Sure, there are "messages," but they are heartfelt, rather than maudlin (Woody tells Buzz during Buzz's greatest depression that it matters not what Buzz thinks of himself, what makes him important is what his owner, Andy, thinks of him); there are emotional segments, which are truly heartbreaking, rather than cheesy (when Buzz's escape attempt lands him with a broken arm, proving he is Not A Flying Toy, the lyric, "Clearly I will go sailing no more," launches a thousand hankies); and the portrayal of Andy's family was Pixar's triumphal achievement. Boldly contravening Disney's *idée fixe* of the 1950's nuclear family and Norman Rockwell fantasies, one of the many incarnations of a modern-day family is presented: a single mother with two kids, who are neither geniuses nor monsters, just normal children; happy to visit Pizza Planet and disappointed when favorite toys are lost.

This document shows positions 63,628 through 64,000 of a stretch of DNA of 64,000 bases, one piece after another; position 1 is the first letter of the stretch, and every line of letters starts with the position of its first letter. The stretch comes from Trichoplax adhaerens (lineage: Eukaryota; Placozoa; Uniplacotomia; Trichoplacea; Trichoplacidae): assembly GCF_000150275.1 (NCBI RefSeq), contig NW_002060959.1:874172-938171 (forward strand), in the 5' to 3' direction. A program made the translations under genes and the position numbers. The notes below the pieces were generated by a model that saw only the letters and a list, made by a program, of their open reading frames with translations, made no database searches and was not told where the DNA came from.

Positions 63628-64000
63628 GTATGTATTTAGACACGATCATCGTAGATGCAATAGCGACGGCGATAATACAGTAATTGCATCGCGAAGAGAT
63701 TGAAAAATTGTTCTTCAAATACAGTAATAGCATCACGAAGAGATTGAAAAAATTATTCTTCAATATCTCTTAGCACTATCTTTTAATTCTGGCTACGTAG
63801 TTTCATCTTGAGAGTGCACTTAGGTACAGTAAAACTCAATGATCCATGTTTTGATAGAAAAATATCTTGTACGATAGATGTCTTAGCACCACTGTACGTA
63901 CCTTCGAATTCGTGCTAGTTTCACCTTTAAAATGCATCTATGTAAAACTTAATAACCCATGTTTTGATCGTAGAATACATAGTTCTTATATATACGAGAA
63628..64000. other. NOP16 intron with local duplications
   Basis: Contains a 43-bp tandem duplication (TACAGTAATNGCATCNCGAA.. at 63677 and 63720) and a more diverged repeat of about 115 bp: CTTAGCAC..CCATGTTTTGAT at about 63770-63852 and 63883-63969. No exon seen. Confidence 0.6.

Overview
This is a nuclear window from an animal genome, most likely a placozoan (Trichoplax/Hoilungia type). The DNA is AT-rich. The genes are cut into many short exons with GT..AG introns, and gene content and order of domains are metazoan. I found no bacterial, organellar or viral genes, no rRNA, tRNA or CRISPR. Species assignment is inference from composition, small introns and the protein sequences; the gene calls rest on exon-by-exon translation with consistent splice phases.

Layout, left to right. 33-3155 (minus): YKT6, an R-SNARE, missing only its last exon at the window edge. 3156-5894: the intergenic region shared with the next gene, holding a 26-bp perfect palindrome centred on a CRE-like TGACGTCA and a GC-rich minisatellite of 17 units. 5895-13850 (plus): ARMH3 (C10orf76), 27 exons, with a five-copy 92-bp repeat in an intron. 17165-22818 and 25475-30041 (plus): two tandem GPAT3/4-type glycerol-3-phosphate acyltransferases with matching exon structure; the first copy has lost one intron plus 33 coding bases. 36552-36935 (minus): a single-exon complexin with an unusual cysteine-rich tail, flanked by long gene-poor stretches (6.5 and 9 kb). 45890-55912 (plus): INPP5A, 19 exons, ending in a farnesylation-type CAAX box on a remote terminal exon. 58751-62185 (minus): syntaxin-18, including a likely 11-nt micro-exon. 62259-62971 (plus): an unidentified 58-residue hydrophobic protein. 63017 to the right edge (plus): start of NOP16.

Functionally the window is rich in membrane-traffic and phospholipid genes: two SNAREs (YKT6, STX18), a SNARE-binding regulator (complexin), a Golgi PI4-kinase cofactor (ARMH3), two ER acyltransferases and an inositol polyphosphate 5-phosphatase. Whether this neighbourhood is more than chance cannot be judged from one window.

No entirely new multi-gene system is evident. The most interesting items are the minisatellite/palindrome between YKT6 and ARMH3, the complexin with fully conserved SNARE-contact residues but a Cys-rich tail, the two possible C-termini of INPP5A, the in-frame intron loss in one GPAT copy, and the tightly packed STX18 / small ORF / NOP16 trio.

Buzz ? who believes he is a real life space ranger on a mission to save the universe - become Andy's favorite toy over Woody. The funny thing is: though Buzz believes he is real, he still adheres to toy protocol of "playing inert" when humans are in the area. (Maybe it's instinct?) When he mentions saving a toy from Sid, the vicious boy next door, how does he propose to do it if he is to adhere to the inert protocol? Buzz's ingenuousness regarding his role as a toy infuriates Woody to the point of attempted toy-assassination. Through a concatenation of accidents, both he and Buzz become lost and must use teamwork, trust and ingenuity to beat their path back to Andy, which finds them ensconced in scorchingly funny vignettes (Buzz fastening himself in an over-sized seatbelt; both falling in with green, three-eyed aliens; Buzz hyperventilating as "Mrs. Nesbitt"). During a climactic rocket ride, the callback line, "This is not flying - this is falling with style," simply seals this movie's greatness.